The contract between House General Counsel Kerry Kircher and attorney Paul Clement, on behalf of King & Spalding, to “represent the Bipartisan Legal Advisory Group as a party or as an amicus” in “one or more civil actions” relating to “the constitutionality of Section III of the Defense of Marriage Act” has been released. The news of the agreement became public on April 18.
Kircher was authorized to pursue such an agreement by the BLAG on March 9. The contract also was signed by Rep. Dan Lungren (R-Calif.), who is the chairman of the Committee on House Administration, the approval of which the contract states is required for the contract to be effective.
The contract, which was signed on April 14, states that Clement “will be principally responsible” for the litigation and that Daryl L. Joseffer and Jeffrey S. Bucholtz will “personally perform a substantial portion” of the litigation. Bucholtz’s name was on the brief filed on April 18 seeking intervention in the Windsor v. United States case brought by the widow of Thea Spyer, Edith Windsor, who had to pay a $350,000 estate tax that she would not have had to pay had Windsor and Spyer’s marriage been recognized by the federal government.
Clement, a partner at King & Spalding (bio), served as the solicitor general in the George W. Bush administration, which is the top appellate litigator in the government. He has argued more than 50 cases before the U.S. Supreme Court and UCLA Law professor Eugene Volokh told Metro Weekly that Clement is “one of the leading appellate advocates of his generation.” Clement earlier clerked for Justice Antonin Scalia and, before that, Judge Laurence Silberman of the U.S. Court of Appeals for the D.C. Circuit.
Bucholtz, a partner at King & Spalding (bio), clerked for now-Justice Samuel Alito when Alito served on the U.S. Court of Appeals for the Third Circuit and worked in the Justice Department’s Civil Division throughout most of the George W. Bush administration, including for six months as the Assistant Attorney General in charge of the Civil Division. Joseffer, also a partner at King & Spalding (bio), argued 11 cases before the U.S. Supreme Court while working in the Solicitor General’s Office in the George W. Bush administration and earlier had clerked for Judge Jerry E. Smith of the U.S. Court of Appeals for the Fifth Circuit.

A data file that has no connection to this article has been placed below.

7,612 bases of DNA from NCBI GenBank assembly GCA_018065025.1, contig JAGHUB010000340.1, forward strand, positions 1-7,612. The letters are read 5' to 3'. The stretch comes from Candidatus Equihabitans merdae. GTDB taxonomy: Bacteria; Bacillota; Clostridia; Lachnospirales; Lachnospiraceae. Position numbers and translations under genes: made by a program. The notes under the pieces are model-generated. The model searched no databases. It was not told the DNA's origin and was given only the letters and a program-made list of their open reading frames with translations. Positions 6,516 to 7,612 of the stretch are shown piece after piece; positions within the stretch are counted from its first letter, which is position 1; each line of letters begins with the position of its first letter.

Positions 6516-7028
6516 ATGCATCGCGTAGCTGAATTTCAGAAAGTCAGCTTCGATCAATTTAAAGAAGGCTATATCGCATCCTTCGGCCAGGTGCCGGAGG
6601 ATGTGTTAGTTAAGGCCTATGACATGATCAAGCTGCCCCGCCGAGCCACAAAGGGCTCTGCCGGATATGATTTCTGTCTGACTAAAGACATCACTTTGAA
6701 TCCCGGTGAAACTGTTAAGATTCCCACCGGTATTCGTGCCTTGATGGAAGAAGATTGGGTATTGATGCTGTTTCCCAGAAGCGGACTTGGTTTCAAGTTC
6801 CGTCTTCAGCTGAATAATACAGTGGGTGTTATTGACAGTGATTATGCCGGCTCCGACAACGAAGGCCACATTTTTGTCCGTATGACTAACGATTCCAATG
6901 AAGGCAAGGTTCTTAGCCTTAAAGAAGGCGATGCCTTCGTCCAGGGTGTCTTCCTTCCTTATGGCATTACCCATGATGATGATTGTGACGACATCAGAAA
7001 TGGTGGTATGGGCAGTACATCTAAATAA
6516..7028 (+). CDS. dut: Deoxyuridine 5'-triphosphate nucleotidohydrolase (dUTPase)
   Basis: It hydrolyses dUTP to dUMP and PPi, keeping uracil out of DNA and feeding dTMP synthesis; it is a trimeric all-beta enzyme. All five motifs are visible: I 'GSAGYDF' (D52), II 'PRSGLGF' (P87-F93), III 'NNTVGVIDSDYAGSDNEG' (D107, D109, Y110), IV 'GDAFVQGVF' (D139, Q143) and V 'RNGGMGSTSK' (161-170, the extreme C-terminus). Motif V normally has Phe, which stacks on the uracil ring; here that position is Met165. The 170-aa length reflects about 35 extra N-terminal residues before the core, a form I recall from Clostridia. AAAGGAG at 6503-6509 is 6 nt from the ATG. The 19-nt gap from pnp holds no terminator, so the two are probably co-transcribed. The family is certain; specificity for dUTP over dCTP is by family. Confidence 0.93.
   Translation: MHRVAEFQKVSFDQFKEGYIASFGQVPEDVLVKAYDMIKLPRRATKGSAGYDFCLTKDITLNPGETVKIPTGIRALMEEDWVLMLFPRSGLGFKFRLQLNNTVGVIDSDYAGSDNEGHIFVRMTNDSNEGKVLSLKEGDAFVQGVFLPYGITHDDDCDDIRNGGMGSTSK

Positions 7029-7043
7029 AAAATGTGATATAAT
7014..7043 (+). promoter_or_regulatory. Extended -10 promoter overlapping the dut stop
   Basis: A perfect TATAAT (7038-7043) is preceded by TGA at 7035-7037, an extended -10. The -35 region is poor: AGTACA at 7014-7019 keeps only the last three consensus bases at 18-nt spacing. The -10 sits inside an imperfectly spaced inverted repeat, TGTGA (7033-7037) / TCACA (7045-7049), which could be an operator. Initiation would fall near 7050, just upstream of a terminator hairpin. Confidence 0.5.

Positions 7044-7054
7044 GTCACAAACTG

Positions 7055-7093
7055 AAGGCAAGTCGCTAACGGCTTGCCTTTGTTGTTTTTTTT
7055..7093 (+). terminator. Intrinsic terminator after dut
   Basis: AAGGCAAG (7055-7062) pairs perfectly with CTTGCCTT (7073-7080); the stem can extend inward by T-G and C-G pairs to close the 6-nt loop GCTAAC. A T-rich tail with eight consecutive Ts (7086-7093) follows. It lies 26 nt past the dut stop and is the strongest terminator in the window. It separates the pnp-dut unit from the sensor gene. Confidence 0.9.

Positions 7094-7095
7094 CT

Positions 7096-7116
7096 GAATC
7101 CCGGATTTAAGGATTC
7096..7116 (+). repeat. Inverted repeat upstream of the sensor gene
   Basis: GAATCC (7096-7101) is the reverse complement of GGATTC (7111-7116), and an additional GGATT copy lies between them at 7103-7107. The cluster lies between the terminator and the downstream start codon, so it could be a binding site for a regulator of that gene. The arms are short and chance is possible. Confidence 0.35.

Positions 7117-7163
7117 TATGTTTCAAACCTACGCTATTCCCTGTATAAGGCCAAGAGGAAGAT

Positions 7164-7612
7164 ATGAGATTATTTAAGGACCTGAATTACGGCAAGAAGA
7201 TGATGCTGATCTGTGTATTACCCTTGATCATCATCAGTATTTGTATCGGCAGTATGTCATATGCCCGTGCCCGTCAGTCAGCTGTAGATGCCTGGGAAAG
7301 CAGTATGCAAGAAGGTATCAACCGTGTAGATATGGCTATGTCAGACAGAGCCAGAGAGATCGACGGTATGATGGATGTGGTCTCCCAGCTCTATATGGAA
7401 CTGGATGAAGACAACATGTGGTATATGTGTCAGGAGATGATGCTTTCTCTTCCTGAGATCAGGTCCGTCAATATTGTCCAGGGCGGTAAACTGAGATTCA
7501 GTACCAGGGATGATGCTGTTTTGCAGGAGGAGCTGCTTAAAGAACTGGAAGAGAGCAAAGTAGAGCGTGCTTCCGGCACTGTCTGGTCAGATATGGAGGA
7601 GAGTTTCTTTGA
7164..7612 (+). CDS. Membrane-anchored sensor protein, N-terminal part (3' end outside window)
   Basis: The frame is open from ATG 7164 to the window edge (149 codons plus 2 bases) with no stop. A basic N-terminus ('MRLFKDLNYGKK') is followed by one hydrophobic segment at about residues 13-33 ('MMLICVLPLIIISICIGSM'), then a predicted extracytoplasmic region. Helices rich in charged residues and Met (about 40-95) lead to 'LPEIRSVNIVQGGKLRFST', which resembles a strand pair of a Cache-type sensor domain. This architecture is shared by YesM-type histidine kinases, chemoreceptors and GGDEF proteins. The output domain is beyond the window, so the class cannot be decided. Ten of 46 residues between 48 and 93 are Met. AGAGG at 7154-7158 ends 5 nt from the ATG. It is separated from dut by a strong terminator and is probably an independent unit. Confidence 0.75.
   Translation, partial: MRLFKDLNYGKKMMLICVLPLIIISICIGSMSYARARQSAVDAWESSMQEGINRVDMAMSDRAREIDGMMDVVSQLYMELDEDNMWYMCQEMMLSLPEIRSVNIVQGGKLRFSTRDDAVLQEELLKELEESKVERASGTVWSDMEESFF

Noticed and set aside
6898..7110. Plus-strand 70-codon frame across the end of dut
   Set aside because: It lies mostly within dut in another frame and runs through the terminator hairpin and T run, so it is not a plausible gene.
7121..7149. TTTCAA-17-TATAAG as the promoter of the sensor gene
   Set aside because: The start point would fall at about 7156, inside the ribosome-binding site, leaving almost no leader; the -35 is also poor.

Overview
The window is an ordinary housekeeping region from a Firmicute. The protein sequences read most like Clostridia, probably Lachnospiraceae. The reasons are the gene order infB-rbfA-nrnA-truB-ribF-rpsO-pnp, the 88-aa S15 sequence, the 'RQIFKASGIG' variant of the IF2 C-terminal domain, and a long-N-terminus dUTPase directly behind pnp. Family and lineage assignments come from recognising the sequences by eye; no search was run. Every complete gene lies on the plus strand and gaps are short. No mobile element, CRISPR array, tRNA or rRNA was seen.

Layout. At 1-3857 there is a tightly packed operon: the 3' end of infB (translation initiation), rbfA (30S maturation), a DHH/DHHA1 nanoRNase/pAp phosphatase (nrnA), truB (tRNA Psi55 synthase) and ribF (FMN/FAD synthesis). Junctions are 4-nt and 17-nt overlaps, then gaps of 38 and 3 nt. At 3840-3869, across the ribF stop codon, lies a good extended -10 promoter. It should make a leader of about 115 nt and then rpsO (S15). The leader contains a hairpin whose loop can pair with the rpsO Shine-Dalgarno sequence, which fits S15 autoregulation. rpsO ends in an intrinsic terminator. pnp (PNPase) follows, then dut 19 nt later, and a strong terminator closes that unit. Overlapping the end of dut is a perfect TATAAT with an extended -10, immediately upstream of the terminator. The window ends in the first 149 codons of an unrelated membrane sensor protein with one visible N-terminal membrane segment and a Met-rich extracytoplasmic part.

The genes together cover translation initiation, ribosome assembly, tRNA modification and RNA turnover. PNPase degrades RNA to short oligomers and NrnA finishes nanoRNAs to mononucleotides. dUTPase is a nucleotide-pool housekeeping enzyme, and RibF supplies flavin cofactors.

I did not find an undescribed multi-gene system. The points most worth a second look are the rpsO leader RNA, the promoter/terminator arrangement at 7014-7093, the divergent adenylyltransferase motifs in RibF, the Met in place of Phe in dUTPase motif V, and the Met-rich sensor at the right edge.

There is a “cap” set on the services at $500,000, but the contract contemplates the possibility that such a cap could be raised. A “blended rate” of $520 has been set for attorneys’ hourly services, with non-attorney services to be billed at “75 percent of [King & Spalding’s] usual and customary rates” for such services. The blended rate means that Clement will be working at a far lower rate than he usually commands, but that more junior associates will have their services billed out at a higher rate than they would usually be billed. This is not uncommon in government outside counsel contracts.
No experts can be retained, per the contract, without the prior consent of the House General Counsel, Kircher, who has worked in the House General Counsel’s office since 1995.
It also is notable that the nondiscrimination clause in the contract states that King & Spalding “will not discriminate in its performance of this Agreement because of race, color, religion, sex, national origin, age, disability or any other prohibited basis.” Neither sexual orientation nor gender identity are included. This despite the fact that the firm clearly does include such categories in its own nondiscrimination policy.
Talking about how it is “committed to having the brightest and most diverse lawyers it can find, including members of the Lesbian, Gay, Bisexual, and Transgender (LGBT) community,” the firm notes, “The firm’s non-discrimination policy prohibits discrimination based on sexual orientation and gender identity. Further, domestic partner benefits are offered for same-sex couples.”
Read the contract: ClementContract.pdf
[Photo: Clement (Photo courtesy of the Department of Justice.)]